“The attacker could also take advantage of compromised websites and websites that accept or host user-provided content or advertisements. These websites could contain specially crafted content that could exploit the vulnerability.”

This flaw is also under active attack, so IE users should be protected against it as soon as possible

Trend Micro Zero Day Initiative’s Dustin Childs also singled out CVE-2020-1472, a NetLogon Elevation of Privilege Vulnerability, as very important to patch quickly.

“A vulnerability in the Netlogon Remote Protocol (MS-NRPC) could allow attackers to run their applications on a device on the network. An unauthenticated attacker would use MS-NRPC to connect to a Domain Controller (DC) to obtain administrative access,” he explained, but noted that fixing it entirely will be a problem.

“[The patch released today] enables the DCs to protect devices, but a second patch currently slated for Q1 2021 enforces secure Remote Procedure Call (RPC) with Netlogon to fully address this bug. After applying this patch, you’ll still need to make changes to your DC. Microsoft published guidelines to help administrators choose the correct settings.”

“There are many non-Windows device implementations of the Netlogon Remote Protocol (also called MS-NRPC). To ensure that vendors of non-compliant implementations can provide customers with updates, a second release that is planned for Q1 2021 will enforce protection for all domain-joined devices,” Microsoft has added.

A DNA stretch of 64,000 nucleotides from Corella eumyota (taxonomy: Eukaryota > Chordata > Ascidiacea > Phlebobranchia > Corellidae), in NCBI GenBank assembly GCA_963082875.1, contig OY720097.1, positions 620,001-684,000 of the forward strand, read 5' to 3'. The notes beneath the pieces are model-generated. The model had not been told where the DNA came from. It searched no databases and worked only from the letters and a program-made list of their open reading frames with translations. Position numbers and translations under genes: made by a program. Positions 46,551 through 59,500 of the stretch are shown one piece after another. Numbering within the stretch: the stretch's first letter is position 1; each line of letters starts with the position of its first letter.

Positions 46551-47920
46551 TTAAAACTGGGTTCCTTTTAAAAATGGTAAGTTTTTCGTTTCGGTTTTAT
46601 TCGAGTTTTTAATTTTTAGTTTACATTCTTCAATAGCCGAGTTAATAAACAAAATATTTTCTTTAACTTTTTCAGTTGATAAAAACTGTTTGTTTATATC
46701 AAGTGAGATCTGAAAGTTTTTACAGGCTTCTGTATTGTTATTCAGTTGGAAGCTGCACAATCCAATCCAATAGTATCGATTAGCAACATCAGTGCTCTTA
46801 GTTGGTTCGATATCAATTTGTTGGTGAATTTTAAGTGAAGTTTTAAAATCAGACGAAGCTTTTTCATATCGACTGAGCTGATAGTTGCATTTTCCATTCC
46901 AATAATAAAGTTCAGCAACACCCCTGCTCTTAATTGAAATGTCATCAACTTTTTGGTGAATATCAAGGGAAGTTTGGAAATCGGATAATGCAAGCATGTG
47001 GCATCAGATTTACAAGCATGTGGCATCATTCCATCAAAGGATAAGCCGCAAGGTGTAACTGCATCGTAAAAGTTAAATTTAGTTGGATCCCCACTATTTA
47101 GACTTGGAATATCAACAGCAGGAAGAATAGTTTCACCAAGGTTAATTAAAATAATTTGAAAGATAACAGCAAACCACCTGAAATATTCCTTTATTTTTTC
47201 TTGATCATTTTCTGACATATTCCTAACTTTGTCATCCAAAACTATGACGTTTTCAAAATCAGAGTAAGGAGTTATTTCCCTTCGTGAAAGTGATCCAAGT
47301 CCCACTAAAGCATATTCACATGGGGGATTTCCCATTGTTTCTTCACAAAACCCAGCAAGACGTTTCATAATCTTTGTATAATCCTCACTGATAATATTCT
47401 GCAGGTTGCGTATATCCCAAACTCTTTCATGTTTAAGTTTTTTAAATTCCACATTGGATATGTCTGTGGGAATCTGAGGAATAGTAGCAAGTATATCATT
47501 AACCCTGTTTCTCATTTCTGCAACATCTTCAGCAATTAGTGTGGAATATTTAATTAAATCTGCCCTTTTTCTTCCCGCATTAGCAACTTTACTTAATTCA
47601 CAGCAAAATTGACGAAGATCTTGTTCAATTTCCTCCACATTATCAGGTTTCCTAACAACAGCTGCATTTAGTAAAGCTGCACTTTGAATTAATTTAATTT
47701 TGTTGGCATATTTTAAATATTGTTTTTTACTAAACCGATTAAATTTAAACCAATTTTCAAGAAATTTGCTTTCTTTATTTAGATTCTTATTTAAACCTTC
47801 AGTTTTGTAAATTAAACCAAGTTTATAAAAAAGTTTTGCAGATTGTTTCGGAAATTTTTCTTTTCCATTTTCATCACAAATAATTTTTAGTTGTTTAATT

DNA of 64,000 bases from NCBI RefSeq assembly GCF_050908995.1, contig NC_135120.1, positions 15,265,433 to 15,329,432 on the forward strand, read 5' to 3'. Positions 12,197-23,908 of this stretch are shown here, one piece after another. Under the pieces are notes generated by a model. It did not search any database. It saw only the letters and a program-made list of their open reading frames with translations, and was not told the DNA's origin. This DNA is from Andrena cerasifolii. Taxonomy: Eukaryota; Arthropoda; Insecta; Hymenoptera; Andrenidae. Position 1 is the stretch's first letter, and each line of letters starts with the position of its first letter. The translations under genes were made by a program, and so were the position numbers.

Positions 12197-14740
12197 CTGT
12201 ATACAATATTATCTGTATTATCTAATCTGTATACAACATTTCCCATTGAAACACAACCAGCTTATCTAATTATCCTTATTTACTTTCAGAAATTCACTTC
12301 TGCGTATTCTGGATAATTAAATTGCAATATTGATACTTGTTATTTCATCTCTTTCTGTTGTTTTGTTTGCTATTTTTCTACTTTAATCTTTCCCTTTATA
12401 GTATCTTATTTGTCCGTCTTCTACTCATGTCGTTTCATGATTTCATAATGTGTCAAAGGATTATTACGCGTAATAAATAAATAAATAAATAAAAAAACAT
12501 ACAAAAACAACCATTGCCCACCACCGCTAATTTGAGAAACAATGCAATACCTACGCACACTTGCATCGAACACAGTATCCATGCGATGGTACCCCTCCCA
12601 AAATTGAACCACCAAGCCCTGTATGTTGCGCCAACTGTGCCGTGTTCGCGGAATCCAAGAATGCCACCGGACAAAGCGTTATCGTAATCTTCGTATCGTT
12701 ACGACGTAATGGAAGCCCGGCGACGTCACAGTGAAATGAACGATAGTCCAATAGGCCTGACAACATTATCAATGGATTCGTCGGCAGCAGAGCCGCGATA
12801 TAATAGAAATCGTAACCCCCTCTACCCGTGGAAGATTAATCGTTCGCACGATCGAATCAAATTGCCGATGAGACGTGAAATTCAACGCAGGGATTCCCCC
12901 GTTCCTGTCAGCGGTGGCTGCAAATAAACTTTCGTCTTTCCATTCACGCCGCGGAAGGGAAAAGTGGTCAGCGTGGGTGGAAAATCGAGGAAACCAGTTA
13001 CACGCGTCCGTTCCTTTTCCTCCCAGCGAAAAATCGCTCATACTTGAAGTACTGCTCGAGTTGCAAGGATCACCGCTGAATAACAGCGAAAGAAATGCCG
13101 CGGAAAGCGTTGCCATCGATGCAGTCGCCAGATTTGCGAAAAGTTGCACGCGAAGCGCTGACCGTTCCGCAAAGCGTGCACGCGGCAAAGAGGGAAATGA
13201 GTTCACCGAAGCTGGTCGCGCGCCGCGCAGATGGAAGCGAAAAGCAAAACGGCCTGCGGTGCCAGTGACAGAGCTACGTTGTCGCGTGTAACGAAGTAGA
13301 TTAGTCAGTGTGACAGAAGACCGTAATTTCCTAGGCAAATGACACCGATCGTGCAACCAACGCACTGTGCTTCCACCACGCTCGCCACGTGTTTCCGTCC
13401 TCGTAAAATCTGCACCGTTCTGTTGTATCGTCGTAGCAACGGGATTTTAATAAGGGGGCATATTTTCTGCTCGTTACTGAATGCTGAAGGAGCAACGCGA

Other critical vulnerabilities have been fixed in the .NET Framework, Media Foundation, Microsoft Edge, the Windows Codecs Library, the MSHTML Engine, the Scripting Engine, Windows Media, and Outlook.

The provided Outlook updates should also be quickly implemented, as they fix two vulnerabilities – a RCE and information disclosure bug – that could be triggered from the Preview Pane.

As announced last week, Microsoft has also delivered today a fix for CVE-2020-1337, a privilege escalation vulnerability in the Windows Print Spooler service, which affects all the Windows releases from Windows 7 to Windows 10 (32 and 64-bit). The researchers who unearthed it have promised to publish a PoC exploit this week.